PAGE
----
DECEMBER 2016 : Christmas Angels

Posted on 11th April, 2017

 ‘We were not expecting any callers … With the children in bed, we settled down for a quiet read.  Suddenly, we were surprised by a loud banging on the door.  If it had not been so loud we would have not have heard the knocking above the whining of the gale.  Tom went to the door and I followed him.  There on the porch stood a dishevelled crazy-eyed man.  A dark scar ran down his cheekbones.  A foreigner by the sound of his voice.’    Faith Lees tells the story in her book ‘Love is our home’.  Basically, the unexpected stranger was looking for a bed for the night, but the family decided they shouldn’t give him a place to stay and he left. Then, they relented, went after him and couldn’t find trace of him, either where they lived or in the village.  He just disappeared.  They reflected about whether they were right and whether this had been a test from God. There is a strange verse in the bible, in the book of Hebrews Chapter 13 verse 2, where the writer addresses Christians and says: ‘Remember to welcome strangers in your homes.  There are some who did that and welcomed angels without knowing it.’   

 

Angels are commonplace at Christmas time; the name means simply ‘messenger’.   The Christmas story is replete with them.  Angels, pop up in Luke’s Gospel to announce the birth of John the Baptist; to inform Mary that she will become pregnant with God’s Son; and then at the birth of Jesus, well we see angels telling the Shepherds the Good News.  ‘Don’t be afraid! I am here with good news for you, which will bring great joy to all the people.  This very day in David’s town your Saviour was born-Christ the Lord! And this will prove it to you: you will find a baby wrapped in strips of cloth and lying in a manger’.  Angels in the bible are created beings, they work for God and they bless people with God’s message.  In the case of the Shepherds on the hillside, the Shepherds will know they’ve got the right baby, because, despite all the fan-fare, he will be swaddled like any baby born to peasants (no fancy Babygro) and for his cot, well he’s got the animal’s feeding trough.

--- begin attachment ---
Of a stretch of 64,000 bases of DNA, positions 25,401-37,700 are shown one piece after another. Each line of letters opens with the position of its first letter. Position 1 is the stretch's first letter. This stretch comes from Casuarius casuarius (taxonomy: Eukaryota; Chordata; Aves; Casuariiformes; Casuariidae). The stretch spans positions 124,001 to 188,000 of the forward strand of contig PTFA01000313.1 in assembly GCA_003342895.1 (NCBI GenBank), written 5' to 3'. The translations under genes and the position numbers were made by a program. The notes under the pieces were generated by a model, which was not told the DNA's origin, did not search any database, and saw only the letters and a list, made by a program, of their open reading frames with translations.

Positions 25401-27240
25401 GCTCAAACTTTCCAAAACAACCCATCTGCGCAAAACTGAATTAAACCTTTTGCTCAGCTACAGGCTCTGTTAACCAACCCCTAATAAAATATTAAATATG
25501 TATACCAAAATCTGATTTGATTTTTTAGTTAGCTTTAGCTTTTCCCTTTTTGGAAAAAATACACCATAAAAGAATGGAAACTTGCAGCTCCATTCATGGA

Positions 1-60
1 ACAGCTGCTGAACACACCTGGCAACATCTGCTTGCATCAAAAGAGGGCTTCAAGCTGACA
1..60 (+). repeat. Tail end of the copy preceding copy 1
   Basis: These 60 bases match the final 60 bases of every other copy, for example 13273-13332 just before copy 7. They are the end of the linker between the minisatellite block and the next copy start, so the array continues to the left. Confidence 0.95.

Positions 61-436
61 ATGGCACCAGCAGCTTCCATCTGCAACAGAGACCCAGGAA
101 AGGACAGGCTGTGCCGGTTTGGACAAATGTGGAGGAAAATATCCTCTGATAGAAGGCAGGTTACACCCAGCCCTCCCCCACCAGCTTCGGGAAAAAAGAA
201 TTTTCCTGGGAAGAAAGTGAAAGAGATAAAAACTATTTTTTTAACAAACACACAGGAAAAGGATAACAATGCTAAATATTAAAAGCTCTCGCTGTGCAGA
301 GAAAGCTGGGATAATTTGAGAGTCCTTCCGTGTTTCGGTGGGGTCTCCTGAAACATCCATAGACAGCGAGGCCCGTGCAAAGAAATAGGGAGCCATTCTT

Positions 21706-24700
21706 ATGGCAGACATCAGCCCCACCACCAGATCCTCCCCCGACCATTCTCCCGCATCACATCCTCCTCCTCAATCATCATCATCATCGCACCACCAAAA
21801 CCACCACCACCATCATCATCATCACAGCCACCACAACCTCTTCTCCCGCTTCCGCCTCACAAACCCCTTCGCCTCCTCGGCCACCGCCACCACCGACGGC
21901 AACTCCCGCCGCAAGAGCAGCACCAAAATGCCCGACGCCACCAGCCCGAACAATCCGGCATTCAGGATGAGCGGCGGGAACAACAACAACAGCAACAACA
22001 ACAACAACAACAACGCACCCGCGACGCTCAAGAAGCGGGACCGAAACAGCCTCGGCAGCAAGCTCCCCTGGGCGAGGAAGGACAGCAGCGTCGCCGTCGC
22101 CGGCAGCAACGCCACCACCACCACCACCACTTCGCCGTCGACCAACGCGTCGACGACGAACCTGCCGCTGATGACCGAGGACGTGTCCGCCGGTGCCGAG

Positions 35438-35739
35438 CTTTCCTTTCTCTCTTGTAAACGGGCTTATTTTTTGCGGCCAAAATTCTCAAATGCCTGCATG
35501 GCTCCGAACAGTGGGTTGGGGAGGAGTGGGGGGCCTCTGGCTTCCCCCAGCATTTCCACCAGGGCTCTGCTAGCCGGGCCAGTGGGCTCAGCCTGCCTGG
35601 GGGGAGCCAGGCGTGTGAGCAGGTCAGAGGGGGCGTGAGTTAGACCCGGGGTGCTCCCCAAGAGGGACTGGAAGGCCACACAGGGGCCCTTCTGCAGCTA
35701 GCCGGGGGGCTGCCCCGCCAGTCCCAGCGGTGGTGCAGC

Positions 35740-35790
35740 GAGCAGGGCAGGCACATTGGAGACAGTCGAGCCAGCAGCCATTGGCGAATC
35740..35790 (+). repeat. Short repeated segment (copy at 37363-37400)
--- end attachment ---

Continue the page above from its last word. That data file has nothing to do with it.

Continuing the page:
The important point is that God is acting within history and has shown his love for everyone, by becoming human.  Being one with us, one of us and one for us.  Charles Wesley, the 18th Century hymn writer explains poetically: ‘Our God contracted to a span incomprehensibly made man’.   Angels are God’s chosen way of sharing the blessing and the love of the birth of Jesus.  God invites us by the message of the angels and he wants us to know that he loves us.  We have a number of Carol Services in all our churches over Christmas, and you are invited to come along for a really good sing.  Please check out our Noticeboards and website: www.mvmc.org.uk have a wonderful and blessed Christmas!

 

 

 

Have you seen the new film ‘Swallows and Amazons’? To the uninitiated, this is a film based on the book, of the same name, by Arthur Ransome.  Many of us were brought up on the books of Arthur Ransome and learnt about the Summer holiday escapades of the Walkers (Swallows) and Blacketts (Amazons) in the Lake District.  The story combines dingy sailing and camping, without parental supervision.  There is very little ‘helicopter parenting’.  The Walker father, a Naval Officer away on operations, is asked permission for the children to sail a dingy on the lake, and so he writes a telegram: ‘Better drowned than duffers if not duffers won’t drown’.  A message of confidence in his children’s ability.